The debate over whether we're seeing a new tech bubble has died down in recent weeks. It should heat up again this fall, as Zynga's IPO sets the stage for an even bigger debut: Facebook.
By Kevin Kelleher, contributor
FORTUNE -- The debate that has raged for most of the year over whether we're in a new tech bubble has grown quiet in recent weeks. But don't worry, it's just taken the MOREJul 5, 2011 9:34 AM ET
Pandora's IPO might look like dot-com Bubble 2.0. But the company actually has a sound case for going public.
By Kevin Kelleher, contributor
In 1995, Netscape went public. Underwriters believed the stock was worth $14 a share but demand was so strong they doubled the offering price overnight. It rocketed to $75 a share on its first day. But Netscape was a browser maker, with no clear plan to make money. In time, it was bought MOREScott Olster, editor - Mar 1, 2011 5:00 AM ET
Entrepreneur Eric Garland thinks he has a better music chart. His secret? Tweets, status updates, and web chatter.
By Steve Knopper, contributor
Before the rise of online radio station Pandora and music video sites such as Vevo -- and years before Apple (AAPL) launched its iTunes music store -- Eric Garland reckoned that the Internet was going to transform the music industry. Back in 2000, when a lot of online listening activity MOREScott Olster, editor - Oct 26, 2010 3:00 AM ET
After years of stasis, Pandora is on the verge of being rewarded for recent growth with a fat check. But can Elevation Partners' Roger McNamee -- even with U2's Bono in the backseat -- pick a winner?
By Chadwick Matlin, contributor
Pandora, that online music station you likely have open in another tab right now, is on the verge of adopting a new sugardaddy. Elevation Partners, the venture capital firm most famous for its MOREAug 26, 2010 11:47 AM ET
Whether hooked to a laptop or iPod, or mainlining the Internet, car radios are evolving, with big assists from music companies like Pandora, MOG, and Jelli
By Betsy Feldman and Benjamin Snyder, contributors
Radio – the word is likelier to conjure up FDR's fireside chats than the cutting edge of the Web, but the original broadcast warhorse has survived the Internet boom far better than other traditional media. Americans listen to the MOREAug 25, 2010 3:08 PM ET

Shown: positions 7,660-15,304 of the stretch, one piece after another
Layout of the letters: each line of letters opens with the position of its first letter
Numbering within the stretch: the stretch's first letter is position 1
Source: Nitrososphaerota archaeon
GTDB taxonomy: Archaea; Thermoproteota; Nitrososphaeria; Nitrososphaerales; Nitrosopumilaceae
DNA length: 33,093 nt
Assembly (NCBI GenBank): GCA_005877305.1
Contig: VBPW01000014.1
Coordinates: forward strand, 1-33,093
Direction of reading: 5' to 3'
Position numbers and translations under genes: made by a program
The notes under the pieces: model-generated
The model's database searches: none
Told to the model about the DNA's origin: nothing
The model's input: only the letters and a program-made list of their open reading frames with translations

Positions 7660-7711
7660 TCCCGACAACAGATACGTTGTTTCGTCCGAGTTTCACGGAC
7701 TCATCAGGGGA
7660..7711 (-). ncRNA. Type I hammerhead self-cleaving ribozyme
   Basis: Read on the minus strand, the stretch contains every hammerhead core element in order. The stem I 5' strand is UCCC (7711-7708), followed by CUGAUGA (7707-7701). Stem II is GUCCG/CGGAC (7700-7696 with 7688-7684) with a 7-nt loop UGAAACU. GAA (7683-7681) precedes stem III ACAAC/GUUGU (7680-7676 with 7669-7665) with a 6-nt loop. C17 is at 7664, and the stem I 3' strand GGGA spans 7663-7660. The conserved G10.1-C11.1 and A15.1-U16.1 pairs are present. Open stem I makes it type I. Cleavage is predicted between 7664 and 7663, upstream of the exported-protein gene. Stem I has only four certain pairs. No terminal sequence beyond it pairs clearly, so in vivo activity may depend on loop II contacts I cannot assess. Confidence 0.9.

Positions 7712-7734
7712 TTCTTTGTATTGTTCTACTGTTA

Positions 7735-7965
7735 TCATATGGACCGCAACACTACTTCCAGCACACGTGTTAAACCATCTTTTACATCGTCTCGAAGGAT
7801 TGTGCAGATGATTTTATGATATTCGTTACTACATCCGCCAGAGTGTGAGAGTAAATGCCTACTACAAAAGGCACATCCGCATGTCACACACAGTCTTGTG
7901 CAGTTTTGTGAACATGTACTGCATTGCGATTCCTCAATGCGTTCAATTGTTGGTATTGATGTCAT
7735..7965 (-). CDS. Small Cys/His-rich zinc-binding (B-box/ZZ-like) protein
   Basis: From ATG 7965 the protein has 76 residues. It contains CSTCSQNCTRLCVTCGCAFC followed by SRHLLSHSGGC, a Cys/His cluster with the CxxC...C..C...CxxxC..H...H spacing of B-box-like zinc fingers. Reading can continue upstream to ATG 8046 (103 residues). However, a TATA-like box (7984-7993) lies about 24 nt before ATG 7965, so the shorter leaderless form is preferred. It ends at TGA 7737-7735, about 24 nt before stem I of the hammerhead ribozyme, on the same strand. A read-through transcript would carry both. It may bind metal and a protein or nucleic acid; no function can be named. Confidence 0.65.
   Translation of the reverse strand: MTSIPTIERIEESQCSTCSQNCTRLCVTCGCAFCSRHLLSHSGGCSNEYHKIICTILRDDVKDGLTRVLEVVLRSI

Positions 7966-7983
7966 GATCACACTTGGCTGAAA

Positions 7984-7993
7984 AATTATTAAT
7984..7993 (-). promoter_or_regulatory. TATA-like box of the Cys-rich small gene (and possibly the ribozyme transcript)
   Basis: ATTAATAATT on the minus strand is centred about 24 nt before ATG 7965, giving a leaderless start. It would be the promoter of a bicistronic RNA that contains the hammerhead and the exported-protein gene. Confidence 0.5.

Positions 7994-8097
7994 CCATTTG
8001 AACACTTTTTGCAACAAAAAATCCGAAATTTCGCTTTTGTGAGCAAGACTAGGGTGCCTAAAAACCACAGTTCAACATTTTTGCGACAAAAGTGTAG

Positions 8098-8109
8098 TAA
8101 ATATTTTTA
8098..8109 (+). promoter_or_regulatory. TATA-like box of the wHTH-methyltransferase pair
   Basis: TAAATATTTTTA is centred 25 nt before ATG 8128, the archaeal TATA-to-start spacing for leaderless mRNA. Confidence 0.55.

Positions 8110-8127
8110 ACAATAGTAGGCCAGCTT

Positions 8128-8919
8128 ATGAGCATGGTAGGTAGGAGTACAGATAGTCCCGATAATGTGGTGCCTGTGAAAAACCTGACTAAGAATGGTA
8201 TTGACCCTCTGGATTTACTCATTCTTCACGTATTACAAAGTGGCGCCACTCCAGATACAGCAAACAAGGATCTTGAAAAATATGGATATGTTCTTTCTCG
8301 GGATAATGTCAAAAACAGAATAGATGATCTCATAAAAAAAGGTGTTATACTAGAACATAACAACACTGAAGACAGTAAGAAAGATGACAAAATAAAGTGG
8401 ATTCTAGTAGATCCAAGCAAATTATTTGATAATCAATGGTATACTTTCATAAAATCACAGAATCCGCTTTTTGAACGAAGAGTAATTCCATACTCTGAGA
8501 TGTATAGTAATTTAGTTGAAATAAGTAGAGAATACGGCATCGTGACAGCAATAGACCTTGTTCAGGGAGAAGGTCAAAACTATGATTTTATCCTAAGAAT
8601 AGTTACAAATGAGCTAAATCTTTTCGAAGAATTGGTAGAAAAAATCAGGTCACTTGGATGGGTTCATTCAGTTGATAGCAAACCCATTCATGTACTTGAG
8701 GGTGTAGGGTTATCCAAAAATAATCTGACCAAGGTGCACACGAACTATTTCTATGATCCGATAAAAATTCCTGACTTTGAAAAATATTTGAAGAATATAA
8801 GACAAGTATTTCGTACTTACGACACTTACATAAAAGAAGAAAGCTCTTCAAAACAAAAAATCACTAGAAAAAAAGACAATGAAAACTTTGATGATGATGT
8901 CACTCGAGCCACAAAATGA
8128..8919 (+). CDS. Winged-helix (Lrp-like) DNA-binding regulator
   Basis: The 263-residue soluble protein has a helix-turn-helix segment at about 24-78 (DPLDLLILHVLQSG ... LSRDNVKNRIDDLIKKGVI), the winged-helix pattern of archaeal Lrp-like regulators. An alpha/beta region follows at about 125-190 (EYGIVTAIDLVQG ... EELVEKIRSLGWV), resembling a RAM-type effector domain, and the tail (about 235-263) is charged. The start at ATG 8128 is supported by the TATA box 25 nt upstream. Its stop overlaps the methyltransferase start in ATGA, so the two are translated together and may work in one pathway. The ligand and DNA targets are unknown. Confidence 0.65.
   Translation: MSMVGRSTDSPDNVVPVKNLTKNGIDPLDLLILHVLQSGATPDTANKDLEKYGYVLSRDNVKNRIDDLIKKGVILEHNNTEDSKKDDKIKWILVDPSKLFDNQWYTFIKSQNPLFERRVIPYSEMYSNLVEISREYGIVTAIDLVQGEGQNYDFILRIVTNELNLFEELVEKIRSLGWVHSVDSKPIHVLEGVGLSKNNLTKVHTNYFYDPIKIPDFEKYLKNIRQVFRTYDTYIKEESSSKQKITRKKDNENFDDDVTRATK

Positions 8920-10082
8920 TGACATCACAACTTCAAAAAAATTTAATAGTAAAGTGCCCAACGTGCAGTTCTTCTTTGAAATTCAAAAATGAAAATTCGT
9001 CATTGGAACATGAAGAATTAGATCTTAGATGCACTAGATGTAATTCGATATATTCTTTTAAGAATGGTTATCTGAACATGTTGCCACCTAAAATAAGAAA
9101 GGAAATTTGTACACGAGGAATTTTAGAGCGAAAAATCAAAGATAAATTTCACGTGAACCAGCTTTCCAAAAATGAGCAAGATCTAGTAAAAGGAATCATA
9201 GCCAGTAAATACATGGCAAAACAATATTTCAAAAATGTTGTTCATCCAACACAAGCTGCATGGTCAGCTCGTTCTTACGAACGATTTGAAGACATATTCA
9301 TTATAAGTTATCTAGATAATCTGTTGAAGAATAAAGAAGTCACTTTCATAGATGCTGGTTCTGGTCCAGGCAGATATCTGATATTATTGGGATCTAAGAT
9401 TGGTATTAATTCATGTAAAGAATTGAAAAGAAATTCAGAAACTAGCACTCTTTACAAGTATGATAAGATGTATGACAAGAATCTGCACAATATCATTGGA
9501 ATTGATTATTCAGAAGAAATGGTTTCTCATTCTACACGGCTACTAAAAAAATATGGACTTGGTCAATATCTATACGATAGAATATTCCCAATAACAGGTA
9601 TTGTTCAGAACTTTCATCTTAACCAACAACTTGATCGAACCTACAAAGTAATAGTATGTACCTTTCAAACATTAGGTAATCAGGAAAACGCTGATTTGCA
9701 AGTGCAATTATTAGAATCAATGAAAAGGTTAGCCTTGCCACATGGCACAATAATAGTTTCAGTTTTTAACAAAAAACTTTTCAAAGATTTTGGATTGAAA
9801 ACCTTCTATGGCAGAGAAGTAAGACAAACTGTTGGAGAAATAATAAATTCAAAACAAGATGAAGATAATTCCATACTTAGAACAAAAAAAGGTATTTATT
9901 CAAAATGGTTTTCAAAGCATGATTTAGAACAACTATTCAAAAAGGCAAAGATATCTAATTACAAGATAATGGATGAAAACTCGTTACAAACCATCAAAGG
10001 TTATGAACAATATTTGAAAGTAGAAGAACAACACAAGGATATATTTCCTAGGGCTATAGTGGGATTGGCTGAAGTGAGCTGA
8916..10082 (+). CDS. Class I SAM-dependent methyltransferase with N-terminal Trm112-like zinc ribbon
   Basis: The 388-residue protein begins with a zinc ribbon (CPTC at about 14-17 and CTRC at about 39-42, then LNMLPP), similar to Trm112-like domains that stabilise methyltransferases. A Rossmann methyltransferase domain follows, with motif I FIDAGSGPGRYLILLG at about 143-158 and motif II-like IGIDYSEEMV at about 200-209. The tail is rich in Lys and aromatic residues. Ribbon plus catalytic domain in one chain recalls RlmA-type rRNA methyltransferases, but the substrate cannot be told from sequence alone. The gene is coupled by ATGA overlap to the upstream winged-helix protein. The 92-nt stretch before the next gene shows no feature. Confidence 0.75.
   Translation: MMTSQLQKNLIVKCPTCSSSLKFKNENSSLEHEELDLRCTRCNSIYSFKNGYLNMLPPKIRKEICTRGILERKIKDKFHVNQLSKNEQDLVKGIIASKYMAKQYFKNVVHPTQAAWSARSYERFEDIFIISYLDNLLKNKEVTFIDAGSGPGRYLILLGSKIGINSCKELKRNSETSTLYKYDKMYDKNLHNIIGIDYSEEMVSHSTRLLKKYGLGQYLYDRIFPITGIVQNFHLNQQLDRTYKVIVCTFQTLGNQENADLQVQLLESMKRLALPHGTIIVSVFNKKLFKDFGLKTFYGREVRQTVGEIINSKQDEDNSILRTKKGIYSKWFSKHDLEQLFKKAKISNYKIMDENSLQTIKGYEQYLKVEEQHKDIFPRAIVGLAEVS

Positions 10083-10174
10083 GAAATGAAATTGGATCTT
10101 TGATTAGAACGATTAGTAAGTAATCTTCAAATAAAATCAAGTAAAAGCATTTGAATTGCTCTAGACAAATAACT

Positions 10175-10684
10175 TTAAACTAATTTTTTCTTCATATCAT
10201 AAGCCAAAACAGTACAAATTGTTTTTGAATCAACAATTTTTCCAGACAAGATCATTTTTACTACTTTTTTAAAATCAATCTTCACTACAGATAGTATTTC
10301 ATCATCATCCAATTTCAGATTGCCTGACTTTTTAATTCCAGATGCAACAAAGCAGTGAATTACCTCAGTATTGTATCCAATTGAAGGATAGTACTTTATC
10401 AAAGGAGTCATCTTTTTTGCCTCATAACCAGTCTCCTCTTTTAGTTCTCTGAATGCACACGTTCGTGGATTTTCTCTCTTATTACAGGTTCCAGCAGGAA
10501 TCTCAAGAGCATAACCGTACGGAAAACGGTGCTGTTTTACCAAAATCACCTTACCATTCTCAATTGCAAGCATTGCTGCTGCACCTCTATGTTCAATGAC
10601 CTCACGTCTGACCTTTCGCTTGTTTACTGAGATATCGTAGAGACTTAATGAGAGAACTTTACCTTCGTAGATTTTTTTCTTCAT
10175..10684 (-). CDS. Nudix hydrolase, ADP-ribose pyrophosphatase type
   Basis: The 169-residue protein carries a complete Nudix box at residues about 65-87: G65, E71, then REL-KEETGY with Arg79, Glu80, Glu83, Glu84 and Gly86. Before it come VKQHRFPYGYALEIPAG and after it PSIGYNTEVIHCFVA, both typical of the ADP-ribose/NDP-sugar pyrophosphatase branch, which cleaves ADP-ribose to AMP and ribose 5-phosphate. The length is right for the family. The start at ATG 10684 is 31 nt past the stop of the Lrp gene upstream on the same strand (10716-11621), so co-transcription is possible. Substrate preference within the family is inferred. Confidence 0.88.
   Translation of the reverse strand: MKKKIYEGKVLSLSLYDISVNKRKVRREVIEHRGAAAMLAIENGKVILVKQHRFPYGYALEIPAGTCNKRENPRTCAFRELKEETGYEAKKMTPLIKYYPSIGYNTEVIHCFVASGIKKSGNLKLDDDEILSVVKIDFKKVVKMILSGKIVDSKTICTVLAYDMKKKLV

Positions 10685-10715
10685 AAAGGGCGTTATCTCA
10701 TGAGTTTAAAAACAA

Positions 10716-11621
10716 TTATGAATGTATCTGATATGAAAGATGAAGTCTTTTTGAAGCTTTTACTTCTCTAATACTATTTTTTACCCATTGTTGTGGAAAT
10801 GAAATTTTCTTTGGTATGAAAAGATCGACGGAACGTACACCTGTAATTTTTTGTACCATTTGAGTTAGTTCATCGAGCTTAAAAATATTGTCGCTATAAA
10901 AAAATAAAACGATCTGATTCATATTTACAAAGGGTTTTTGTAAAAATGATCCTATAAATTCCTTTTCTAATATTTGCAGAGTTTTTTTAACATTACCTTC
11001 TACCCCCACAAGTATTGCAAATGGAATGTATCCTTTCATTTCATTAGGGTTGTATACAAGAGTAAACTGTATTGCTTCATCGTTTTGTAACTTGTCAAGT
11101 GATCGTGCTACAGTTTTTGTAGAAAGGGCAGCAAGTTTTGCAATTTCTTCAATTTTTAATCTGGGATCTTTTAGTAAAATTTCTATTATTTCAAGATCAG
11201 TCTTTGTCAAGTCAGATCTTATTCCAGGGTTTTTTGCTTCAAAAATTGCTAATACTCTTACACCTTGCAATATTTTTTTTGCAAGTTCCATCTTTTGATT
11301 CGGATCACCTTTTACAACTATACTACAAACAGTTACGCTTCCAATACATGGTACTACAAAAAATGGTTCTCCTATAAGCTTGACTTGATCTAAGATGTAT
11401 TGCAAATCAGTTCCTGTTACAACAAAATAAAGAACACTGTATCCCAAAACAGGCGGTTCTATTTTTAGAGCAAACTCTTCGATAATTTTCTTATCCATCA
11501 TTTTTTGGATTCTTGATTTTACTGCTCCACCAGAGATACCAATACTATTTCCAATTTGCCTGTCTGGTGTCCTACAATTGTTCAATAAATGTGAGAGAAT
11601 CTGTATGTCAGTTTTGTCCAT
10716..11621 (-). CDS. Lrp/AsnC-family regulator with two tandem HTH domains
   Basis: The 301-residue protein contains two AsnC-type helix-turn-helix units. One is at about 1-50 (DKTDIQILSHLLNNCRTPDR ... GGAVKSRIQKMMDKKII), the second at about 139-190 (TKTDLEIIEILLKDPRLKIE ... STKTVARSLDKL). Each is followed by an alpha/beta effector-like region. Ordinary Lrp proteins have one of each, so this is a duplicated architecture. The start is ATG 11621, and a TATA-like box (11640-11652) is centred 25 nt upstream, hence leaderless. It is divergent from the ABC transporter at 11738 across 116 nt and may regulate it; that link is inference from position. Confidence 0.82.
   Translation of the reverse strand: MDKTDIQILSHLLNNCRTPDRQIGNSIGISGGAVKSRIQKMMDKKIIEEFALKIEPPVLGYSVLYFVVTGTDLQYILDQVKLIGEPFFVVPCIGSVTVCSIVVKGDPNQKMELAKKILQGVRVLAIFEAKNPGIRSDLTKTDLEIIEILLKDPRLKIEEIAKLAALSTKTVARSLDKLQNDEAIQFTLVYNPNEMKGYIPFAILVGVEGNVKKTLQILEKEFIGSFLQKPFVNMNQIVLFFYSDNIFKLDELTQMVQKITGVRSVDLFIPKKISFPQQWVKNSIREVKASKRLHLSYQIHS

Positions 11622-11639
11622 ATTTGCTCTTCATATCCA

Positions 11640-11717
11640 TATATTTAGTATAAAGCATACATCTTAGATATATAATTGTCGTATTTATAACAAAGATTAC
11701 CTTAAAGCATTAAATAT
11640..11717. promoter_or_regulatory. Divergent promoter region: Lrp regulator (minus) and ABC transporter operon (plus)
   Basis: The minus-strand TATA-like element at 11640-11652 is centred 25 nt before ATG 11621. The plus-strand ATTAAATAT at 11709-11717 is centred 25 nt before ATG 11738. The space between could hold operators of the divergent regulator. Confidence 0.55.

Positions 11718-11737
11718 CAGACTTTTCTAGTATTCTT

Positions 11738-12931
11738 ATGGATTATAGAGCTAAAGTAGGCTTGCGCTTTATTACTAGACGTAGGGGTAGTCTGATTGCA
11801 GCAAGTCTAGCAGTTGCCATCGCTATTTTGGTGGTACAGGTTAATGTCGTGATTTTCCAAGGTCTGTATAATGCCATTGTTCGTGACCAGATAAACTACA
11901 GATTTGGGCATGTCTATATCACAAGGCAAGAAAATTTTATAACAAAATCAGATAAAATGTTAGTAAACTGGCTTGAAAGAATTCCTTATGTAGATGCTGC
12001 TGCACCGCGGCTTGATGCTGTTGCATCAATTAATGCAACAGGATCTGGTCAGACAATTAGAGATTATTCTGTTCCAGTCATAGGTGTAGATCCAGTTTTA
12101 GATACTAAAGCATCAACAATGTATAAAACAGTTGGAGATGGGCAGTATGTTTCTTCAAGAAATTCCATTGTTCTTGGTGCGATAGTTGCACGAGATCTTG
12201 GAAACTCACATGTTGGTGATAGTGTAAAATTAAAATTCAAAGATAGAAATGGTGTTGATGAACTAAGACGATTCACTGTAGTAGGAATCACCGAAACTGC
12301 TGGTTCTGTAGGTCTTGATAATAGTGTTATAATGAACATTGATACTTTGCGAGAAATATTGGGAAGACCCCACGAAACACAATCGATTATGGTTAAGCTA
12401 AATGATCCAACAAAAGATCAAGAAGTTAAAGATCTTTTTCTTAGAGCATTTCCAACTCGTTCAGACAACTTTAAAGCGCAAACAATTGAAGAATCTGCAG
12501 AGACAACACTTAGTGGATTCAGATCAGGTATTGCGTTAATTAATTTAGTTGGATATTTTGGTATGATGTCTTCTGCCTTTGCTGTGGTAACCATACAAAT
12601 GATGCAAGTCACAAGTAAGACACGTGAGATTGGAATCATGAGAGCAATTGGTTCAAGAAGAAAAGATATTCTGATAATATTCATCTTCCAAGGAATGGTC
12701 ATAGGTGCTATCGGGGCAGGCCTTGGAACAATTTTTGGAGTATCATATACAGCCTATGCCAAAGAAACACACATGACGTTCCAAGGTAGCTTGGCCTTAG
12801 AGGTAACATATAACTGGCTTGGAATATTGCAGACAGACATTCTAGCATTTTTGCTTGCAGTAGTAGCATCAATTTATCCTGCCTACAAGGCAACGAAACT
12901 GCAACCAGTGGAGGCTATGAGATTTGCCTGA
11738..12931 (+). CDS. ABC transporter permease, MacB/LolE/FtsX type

One chipmaker rules the mobile device arena; the other dominates personal computers. Both have ambitious goals for expansion, and that means butting heads is inevitable
By Seth Weintraub and JP Mangalindan
As Intel's power-hungry chips grow more efficient and ARM CPU designs make strides in performance, the two chipmakers find themselves facing off for market share in a familial safe ground that's become a veritable hot zone brimming with untapped potential and MOREJun 8, 2010 2:07 PM ET
Electronic Arts provides fresh evidence of technology's ability to change everything--maybe.
Remember that awful, overused, ill understood word from the tech bubble? Disintermediation. It was what was going to happen to all "old" businesses, like retailers and newspapers and brokerage houses. The theory went that any company that wasn't serving its customers on the Internet would watch the Internet step between it and them. It was going to spell doom for MOREAdam Lashinsky, Sr. Editor at Large - Jan 12, 2010 10:36 AM ET
Squabbles over the rates and rights online radio should pay highlights a fundamental problem: the music industry is broken.
The music industry has become that annoying dysfunctional family you don't want to hang out with. Think Everybody Loves Raymond, but not funny.
The latest episode: infighting among online radio stations, artists and labels over royalty rates and who should pay what to whom and for how much.
For two years, Internet radio webcasters MOREKim Thai, contributor - Aug 13, 2009 8:00 AM ET
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